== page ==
What You Don't Know About How Tim Hortons Makes MoneyBy
Burger King told investors on Tuesday that after buying Tim Hortons, Canada will be the new company’s largest market and “therefore the natural home for its headquarters.”
The question, some might wonder, is the largest market in what terms? Looking at the companies’ 2013 figures, it’s not based on locations—that would make the U.S. its largest market. The two chains combined will have more than 18,000 stores (roughly 4,500 Tim Hortons and 13,800 Burger Kings), of which 44 percent are located in the U.S., 21 percent in Canada, and 35 percent in other countries. The answer instead lies in dollars.
In revenue, Tim Hortons’s Canada business will contribute the majority. Burger King’s U.S. and Canada business together represented only 15 percent of the combined company’s total 2013 revenue.
How does Tim Hortons’s smaller Canada business produce so much more money? Unlike Burger King, which relies on franchise royalties and fees and real estate for 80.6 percent of its revenue, Tim Hortons has another important source of revenue: distribution sales. These are sales of products, supplies, and restaurant equipment shipped directly from the company’s warehouses or by third-party distributors to restaurants. It’s a model also seen in such pizza chains as Domino’s, which made 56 percent of its revenue last year from its supply-chain business.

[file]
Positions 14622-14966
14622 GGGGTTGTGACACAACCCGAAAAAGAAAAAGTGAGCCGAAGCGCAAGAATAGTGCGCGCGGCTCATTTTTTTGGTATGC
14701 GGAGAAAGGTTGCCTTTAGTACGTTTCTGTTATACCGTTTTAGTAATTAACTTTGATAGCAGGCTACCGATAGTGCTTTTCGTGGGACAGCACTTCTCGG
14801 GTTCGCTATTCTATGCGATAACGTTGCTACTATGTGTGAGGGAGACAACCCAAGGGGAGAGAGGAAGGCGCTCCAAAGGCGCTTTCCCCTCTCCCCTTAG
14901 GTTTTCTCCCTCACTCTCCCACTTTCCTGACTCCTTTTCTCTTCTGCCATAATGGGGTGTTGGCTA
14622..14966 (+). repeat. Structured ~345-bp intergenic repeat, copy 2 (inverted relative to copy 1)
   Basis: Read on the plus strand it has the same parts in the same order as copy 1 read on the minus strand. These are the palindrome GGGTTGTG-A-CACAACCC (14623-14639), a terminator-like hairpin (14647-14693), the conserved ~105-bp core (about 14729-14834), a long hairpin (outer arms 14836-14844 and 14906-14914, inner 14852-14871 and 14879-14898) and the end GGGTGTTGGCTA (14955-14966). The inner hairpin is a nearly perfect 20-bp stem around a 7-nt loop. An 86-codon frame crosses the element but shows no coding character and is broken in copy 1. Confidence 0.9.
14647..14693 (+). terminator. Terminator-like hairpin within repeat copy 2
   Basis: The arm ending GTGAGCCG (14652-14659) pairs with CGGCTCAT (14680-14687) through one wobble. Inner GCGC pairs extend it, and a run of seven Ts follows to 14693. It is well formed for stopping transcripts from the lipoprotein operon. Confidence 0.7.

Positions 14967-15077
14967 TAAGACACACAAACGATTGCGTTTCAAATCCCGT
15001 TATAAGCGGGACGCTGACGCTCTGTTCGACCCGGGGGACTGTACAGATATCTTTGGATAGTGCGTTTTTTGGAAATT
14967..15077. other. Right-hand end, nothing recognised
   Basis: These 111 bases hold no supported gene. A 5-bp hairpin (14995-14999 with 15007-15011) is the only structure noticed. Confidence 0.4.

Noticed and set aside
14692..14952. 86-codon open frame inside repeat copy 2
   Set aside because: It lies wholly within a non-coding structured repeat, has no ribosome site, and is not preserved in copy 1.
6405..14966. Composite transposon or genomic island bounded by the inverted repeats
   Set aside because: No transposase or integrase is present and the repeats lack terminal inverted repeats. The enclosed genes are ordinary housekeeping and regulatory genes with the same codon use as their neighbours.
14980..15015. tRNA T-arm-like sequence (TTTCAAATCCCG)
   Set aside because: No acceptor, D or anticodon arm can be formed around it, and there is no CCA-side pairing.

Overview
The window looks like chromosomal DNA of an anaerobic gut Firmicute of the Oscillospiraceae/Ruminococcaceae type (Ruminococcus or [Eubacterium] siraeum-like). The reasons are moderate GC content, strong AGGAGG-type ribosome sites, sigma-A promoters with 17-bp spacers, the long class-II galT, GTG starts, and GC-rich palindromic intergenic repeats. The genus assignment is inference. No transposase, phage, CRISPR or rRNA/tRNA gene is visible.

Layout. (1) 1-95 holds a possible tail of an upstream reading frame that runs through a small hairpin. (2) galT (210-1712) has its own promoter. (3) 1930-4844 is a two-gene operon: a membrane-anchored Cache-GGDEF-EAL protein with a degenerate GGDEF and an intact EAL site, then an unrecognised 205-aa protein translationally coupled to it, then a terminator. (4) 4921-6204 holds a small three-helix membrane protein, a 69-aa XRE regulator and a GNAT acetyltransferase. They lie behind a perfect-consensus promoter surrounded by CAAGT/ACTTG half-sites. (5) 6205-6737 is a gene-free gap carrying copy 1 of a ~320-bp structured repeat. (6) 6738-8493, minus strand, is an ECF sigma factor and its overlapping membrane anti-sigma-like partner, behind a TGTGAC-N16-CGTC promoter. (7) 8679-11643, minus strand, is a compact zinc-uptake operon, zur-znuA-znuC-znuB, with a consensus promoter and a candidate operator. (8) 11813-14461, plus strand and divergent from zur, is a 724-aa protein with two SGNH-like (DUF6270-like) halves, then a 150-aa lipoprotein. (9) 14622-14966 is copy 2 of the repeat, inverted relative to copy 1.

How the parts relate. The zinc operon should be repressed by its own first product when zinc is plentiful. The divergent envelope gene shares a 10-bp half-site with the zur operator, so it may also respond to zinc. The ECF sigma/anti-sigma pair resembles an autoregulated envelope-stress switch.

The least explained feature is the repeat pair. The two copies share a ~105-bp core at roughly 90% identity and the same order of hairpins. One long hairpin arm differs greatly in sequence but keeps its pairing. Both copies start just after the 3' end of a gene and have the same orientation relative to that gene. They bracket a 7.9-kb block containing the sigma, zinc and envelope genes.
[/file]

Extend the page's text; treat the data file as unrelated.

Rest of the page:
As Tim Hortons explains in its annual filing:
“Manufacturing, warehouse, and distribution capabilities benefit our restaurant owners and are important elements of our business model which allow us to improve product quality and consistency; protect proprietary interests; facilitate the expansion of our product offerings; control availability and timely delivery of products; provide economies of scale and labour efficiencies; and generate additional sources of income and financial returns.”
This business makes a big difference. Across all markets, Tim Hortons’s 2013 revenue was nearly $3.2 billion (of which 57.5 percent came from distribution sales), compared with Burger King’s $1.1 billion.
Of course, revenue and profit are not the same, and while Burger King’s gross profit margin was 88.9 percent last year (franchising is highly profitable), Tim Hortons’s was 34.4 percent, according to data compiled by Bloomberg. Both chains had gross profit of more than $1 billion. Burger King has experience developing an international franchise network, and it’s likely Tim Hortons will want to take advantage of this profit-making know-how as it increases.